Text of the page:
I really loved writing all the stuff surrounding Lumen’s bibliophilia. I’m not sure how exciting they are to read, but my favorite passages to write were the ones where Lumen spends time searching through encyclopedias at the library of her school: doing research on saints or figuring out all the derivative meanings of her name. While she may not understand the mathematical equations for luminosity, for example, she finds the figures themselves beautiful and expressive–and I like to get into the heads of people like that. They find stories everywhere. I guess my other favorite parts to write were the dirty ones. Not because they are titillating, but rather just the opposite: I enjoyed frustrating and defusing those scenes by making much of the sexuality gross and obstetrical. Maybe it was a little sadistic toward my readers, but I got a kick out of Cronenberg-ing the eroticism of traditional paranormal romance.
How much of yourself is in the story? Is there a character that you relate to?
I think I was very much like Lumen as a kid. I shared her shyness, her over-achievement, her cerebral withdrawal from the world, her desperate fear of disappointing anyone. I empathize with her desire always to do the right thing–and not because of some personal or even impersonal moral code, but just because she always wants the gold star for correctness. That’s me all over. Maybe I’d make a good soldier. But I also share Lumen’s tumultuous internal life. Despite (or maybe even because of) her relentless efforts to please, she discovers growing inside her a darker and more venal personality. When I was a kid, I was very much a choirboy on the outside–and I did a great job of hiding the things that were going on in my brain and in my guts. Lumen isn’t allowed to hide her dark side–and I have to admit that I’m a little envious of that.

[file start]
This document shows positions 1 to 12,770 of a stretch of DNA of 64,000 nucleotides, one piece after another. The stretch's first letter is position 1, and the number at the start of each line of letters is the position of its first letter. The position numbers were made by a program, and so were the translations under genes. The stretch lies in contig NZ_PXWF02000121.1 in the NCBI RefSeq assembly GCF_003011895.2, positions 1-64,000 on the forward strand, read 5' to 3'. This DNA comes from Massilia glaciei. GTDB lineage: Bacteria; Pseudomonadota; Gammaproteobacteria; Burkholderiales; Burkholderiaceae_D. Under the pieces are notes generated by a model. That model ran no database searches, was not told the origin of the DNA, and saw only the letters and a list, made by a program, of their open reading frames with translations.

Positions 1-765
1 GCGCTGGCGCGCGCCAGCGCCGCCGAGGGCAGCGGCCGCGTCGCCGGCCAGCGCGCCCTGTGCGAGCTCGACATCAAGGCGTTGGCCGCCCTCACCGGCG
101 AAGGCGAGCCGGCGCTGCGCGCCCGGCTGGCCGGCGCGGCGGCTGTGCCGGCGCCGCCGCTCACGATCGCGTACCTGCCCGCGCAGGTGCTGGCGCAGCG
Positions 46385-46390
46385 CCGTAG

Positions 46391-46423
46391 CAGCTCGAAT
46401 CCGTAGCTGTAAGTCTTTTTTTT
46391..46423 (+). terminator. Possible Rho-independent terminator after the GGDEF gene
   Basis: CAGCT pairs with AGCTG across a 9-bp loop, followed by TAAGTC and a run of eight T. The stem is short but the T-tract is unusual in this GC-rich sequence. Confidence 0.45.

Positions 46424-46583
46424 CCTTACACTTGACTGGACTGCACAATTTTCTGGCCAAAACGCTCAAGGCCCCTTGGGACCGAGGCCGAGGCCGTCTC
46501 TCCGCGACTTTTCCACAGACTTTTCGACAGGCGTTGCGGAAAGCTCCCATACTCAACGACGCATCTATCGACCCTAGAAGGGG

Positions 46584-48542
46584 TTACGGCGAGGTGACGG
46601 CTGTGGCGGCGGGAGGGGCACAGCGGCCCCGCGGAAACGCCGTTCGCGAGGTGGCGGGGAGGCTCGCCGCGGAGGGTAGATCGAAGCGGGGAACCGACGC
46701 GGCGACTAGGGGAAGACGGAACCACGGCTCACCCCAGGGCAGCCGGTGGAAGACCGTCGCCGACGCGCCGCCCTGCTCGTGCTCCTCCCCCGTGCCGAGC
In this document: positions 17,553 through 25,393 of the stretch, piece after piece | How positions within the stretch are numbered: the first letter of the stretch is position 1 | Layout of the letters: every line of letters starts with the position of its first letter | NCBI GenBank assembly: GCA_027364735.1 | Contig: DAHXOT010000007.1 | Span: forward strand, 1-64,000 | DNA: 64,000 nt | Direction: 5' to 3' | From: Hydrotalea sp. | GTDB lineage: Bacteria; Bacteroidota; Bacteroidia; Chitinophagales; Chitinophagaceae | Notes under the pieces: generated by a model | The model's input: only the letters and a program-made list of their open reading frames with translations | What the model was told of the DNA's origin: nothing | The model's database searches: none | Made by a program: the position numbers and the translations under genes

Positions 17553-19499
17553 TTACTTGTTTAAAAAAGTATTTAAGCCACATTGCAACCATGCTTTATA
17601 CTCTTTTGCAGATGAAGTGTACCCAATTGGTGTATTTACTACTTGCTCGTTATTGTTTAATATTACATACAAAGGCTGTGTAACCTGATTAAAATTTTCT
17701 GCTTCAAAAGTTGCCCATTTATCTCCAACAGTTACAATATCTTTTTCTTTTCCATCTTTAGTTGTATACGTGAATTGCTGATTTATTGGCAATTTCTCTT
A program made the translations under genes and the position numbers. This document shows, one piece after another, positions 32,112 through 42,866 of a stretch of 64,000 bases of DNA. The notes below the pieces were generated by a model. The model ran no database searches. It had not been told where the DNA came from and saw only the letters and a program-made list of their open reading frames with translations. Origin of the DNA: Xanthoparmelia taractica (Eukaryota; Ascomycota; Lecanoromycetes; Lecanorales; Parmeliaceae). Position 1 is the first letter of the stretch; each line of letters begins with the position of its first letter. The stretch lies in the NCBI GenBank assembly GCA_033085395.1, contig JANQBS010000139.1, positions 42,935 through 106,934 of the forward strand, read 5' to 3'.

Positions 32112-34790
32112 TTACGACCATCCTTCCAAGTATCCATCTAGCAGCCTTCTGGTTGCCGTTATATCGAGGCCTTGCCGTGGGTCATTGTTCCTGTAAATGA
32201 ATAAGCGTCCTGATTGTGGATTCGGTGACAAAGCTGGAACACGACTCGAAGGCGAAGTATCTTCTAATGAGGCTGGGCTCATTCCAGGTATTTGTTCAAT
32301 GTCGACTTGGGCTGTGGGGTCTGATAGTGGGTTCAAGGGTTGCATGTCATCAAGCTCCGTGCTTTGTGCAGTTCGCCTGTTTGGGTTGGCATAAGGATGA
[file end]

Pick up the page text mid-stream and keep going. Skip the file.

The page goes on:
What does your writing process look like?
I do my best work when I can get into a solid, ritualized routine. On the weekends, I get up at 7:15, check my email for 15 minutes, and then write two pages–however long that takes me (but usually an hour or two). Then I take a short break to play whatever computer game I’m in the middle of at the moment. Then another two pages, which generally takes me up to 11:30–and that’s when I break for lunch. A quick walk to Subway for a ham and swiss, sour cream and onion Lay’s, Cherry Coke, along with whatever book I’m reading. Belly full of sandwich, brain full of better writers’ narratives, I rush home and generate two more pages right after lunch, at which point I feel satisfied with my day’s work and can shift into full leisure mode. If I can keep that routine up, that’s six pages a day: twelve pages a week during the school year and up to 42 pages a week in the summer when I’m practically a shut in. It’s not always easy to get that creative tap running at such a heavy flow, but once it’s started the momentum carries you a long way.
What are some of your favorite authors? Who has inspired you to write?
William Faulkner is, secretly and not so secretly, lurking behind everything I write. With the exception maybe of James Joyce, I don’t think there’s any writer who has ever equaled his influence on me. That’s in terms of style, at least. Topically, When We Were Animals owes a lot to writers like Shirley Jackson and V.C. Andrews–those writers who give young girls full credit for being just as creepy, sociopathic, sadistic, violent, treacherous and libidinous as any man. Books like Flowers in the Attic and We Have Always Lived in the Castle show us Victorian-styled girls who cozy up against real abomination. There’s no denying that those masterpieces are always in the background of Lumen’s story.
Thanks so much Josh for taking a moment to give us a peek into your thoughts behind the book. I know a lot of people are excitedly awaiting When We Were Animals. I highly recommend picking it up April 21, 2015 when it is released by Mulholland Books. You can preorder it on Amazon. This is my favorite book of the year so far.